If you can make an engineer understand why a processor needs to work without a fan, not because of a power need, but because of a social one, then you can make them create devices that fit into our lives better.
Her name is Genevieve Bell and her formal title is Director of Interaction and Experience Research at Intel. Translate that to something everyone can understand and you can say she is an anthropologist. She's had two main responsibilities since she started at Intel 13 years ago: the first one is to help the company understand women, and the second is to help the company understand the rest of the world. Her main job as she describes in a recent interview is to look at what motivates people, and in turn understand how they think, so that ultimately Intel can work towards creating better products.
Bell lists ten predictions for the future which are quite interesting:
- The Internet will get more feral
I use the term feral, because the Internet is like the rabbits in Australia. Once they got out they just kept going.
- Next-gen interfaces will become old hat
We all know that if you use a device that isn't touchscreen after using a touchscreen device you end up bashing the screen trying to get it to work. Turns out the touchscreen isn't broken, it's you.
- We will still be social but the way we use the networks will change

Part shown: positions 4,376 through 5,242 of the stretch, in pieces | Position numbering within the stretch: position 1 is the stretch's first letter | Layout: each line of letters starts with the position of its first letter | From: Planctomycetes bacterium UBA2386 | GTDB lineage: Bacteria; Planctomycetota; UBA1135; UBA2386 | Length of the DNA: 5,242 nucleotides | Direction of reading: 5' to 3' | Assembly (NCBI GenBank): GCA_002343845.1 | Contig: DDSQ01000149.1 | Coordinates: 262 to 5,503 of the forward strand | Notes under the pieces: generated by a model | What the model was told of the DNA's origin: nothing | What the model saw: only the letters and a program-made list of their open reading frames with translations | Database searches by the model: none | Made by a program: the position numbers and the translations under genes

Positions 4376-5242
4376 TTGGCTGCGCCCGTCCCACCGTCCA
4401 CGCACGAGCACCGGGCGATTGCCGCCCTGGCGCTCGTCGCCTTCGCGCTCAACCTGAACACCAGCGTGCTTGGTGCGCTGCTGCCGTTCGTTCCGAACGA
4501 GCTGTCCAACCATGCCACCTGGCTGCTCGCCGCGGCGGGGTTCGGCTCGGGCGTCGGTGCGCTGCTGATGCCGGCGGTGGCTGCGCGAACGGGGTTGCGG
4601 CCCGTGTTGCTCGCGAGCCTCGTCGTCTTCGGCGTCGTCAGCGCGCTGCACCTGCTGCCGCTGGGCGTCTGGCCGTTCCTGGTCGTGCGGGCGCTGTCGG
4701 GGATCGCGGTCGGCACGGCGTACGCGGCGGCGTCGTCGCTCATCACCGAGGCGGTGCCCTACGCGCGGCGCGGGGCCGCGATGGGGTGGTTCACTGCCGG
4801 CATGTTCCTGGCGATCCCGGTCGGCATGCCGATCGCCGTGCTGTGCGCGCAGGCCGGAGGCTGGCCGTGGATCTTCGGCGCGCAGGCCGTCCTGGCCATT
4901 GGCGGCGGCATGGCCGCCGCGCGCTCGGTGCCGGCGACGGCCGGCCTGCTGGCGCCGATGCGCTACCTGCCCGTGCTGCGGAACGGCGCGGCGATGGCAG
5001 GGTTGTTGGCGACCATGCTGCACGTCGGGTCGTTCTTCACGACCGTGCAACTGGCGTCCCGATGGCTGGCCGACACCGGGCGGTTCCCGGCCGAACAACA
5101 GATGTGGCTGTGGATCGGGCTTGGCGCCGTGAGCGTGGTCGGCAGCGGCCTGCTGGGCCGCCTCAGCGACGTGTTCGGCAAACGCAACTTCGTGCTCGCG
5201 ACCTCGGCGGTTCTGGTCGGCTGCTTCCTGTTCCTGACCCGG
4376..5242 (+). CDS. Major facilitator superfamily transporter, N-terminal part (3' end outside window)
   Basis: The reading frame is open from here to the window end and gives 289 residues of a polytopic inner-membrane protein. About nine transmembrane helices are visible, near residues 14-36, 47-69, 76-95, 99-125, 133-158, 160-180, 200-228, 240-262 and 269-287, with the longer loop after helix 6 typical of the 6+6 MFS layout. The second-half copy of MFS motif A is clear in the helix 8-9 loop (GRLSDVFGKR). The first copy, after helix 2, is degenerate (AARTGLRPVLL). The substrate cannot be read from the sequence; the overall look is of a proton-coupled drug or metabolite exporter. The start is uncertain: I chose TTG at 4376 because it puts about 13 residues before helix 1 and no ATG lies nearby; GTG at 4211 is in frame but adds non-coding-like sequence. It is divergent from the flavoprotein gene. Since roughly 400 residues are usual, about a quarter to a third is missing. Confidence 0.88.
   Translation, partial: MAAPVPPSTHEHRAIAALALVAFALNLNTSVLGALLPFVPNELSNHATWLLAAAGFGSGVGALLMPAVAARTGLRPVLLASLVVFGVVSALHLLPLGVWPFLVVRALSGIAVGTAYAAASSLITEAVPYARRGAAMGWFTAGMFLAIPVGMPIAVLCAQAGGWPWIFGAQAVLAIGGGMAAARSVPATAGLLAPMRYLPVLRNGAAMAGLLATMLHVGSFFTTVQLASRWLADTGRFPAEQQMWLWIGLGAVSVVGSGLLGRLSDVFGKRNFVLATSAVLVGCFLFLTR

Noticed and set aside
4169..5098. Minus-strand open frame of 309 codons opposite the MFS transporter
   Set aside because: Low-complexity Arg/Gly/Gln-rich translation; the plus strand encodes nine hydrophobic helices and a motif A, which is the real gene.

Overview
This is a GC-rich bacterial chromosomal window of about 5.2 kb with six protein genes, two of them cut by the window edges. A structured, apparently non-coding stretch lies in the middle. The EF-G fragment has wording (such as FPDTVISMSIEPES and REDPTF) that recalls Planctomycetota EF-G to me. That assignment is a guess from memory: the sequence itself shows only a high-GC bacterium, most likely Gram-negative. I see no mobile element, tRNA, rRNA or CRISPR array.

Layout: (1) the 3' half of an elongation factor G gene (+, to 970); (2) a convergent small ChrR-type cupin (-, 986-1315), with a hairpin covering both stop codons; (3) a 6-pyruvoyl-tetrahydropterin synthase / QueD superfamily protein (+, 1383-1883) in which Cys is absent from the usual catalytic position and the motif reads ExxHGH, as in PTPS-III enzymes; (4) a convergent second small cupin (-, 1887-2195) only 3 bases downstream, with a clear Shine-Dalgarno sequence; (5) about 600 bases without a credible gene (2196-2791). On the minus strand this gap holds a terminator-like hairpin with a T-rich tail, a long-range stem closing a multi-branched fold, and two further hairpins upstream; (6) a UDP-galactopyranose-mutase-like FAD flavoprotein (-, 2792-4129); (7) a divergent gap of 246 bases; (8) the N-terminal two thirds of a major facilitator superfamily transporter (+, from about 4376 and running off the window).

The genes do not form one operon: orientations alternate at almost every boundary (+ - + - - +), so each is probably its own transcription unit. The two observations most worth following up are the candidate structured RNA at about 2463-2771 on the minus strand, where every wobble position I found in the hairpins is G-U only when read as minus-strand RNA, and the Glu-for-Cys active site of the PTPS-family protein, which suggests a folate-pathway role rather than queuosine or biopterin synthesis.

The fastest growing group on Facebook right now is 50, 60 and 70-year olds coming online to join that party their children and grandchildren have been talking about. That massively changes the dynamic of Facebook.
- We will "sledge"' each other.
We'e just finished doing a project on sport that basically finds that sport is a great excuse to insult your mates, across multiple formats. Social isn't just about being friendly.
- There will be stubborn artifacts
Television will get rid of radio. The Internet will kill television. Funny then that both are still around.
- We will be bored together
The word boredom doesn't enter the English language until 1852. Why? It's all because boredom wasn't deemed possible until the industrial revolution. Before that you had idle, and boredom and idle are two very different things. It's become impossible to do nothing. We all now feel that we should be doing something.
- We will have a lot of stuff
The management of stuff keeps coming up in our research whether it's looking into people's bags or cars to see what they carry around.
- We will manage our connectivity, we will manage our disconnectivity
India is a really interesting example of this. 850 million mobile phones, but only around 11m of them are connected to the Internet. However most of them have media content on them. When you ask how, it turns out that there is a man in every train station in a booth that will put new stuff on your phone. These people are effectively operating as a 4G network pushing content to the devices.
- We have to maintain the network
All this need to be connected, to avoid boredom, comes with the pressures of supporting the network that we are creating.
- We will develop new anxieties
10 years ago the biggest internet anxiety was privacy, now it's reputation online. What if your smart television can tell Facebook what you are watching on TV?